For some reason, kids do identify with SpongeBob. However, SpongeBob is an adult. He lives alone, he works at a job and doesn't go to school or anything. Yet in many ways, he is a kid. He has those good intentions, he is playful and likes fun. He has this kid demeanor that I think younger audiences enjoy. He just acts like one big kid, and that's part of the fun I suppose.

The SpongeBob DVD line keeps growing, and here you'll have a Christmas-themed collection of episodes. Several cartoons are included here just in time for the holidays )even if all aren't Christmas related, you can vaguely make connections): "Christmas Who?" (double-length episode), "Procrastination," "Snowball Effect," "Survival of the Idiots," "Mermaidman and Barnacleboy IV," "Chocolate with Nuts," "As See on TV," "Pizza Delivery" and "Squeaky Boots." Seasons greetings, y'all!


Once again, Paramount delivers another batch of impressive transfer for SpongeBob Squarepants. All the episodes are presented in 1.33:1 full screen and look gorgeous. The only real flaw here is some noise but it's not too bad. Detail is excellent, color saturation is bold and very vibrant. As always, the images stick right out at you and are quite gorgeous. The transfers are very sharp and look very nice - even the live-action segments on the "Christmas Who?" episode - all the same praise can be applied (but then, there's also noise there too). Nonetheless, no real complaints here (I was expecting that).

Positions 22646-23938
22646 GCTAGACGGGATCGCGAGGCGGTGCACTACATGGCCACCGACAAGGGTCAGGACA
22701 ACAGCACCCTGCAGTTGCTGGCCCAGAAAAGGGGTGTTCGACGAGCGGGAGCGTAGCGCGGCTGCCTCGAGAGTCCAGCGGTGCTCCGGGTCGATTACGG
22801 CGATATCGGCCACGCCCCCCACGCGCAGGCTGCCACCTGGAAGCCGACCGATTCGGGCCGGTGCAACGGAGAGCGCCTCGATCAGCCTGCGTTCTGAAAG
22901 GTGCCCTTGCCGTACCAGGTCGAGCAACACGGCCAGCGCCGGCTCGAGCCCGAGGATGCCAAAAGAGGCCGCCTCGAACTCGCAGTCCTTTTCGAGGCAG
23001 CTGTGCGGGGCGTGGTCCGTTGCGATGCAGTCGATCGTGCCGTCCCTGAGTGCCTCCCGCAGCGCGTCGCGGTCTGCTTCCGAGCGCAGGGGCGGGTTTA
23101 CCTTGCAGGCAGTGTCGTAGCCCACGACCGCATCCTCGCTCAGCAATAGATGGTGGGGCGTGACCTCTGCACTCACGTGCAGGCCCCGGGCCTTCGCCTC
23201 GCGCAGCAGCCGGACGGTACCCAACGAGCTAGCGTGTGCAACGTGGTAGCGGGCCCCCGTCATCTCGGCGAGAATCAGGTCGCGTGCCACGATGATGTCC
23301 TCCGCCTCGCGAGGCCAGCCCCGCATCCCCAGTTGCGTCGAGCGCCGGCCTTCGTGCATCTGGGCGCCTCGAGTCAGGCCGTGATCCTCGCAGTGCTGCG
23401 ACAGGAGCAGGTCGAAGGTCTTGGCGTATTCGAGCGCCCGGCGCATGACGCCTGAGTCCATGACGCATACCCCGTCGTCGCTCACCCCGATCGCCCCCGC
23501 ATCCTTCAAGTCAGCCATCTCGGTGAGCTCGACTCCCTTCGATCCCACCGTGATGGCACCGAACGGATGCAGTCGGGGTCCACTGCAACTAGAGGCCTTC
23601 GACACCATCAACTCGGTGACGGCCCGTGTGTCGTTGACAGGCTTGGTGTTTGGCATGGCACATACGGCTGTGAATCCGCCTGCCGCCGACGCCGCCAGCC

The English Stereo tracks once again have their way of impressing, despite the range limits. As usual, the dynamics are strong for what they are and fidelity is quite nice. Dialogue is clear and easy to hear, and the music brings a nice touch (I love the Christmas-y bells and tones on the "Christmas Who?" episode). Still, the surround effects really grab your attention and they do bring a nice amount of life into the episodes, making them a bit more enjoyable (gotta love Patchy making some unbaked cookie dough, among other little action-based noises). Good stuff... also included are English closed captions, and stereo tracks in Spanish and Portuguese.


There's an Audio Commentary with creator Stephen Hillenberg and the voice of SpongeBob, Tom Kenny, on the "Christmas Who?" episode. They've paired to do commentaries before and make a good team, and this is another strong commentary. Hillenberg talks about his inspirations for the episode (ones that are sure to go over the heads of kids) and some fun jokes are shared between the two. Kenny cracks some fun comments, but the commentary has some dead space here and there. Nonetheless, it's worth a listen (despite them going off-topic and describing on-screen action at times).

There's also a Storyboard for the episode which is just storyboards tied together (AKA a story reel) with voice-overs (but no music). Nothing amazing, but interesting to see how it all comes together. Rounding the disc out are Credits for the episodes and Previews for "Rugrats Go Wild," other SpongeBob DVDs, a trailer for "The Wild Thornberrys Movie," "Jimmy Neutron" DVDs and a preview for the game "Tak and the Power of the JuJu."


If you like "SpongeBob SquarePants" and have the other DVDs, then you'll give into this one. A good episode selection, two decent extras, strong sound mixes and lovely transfers make another DVD worth buying for fans. Enjoy it!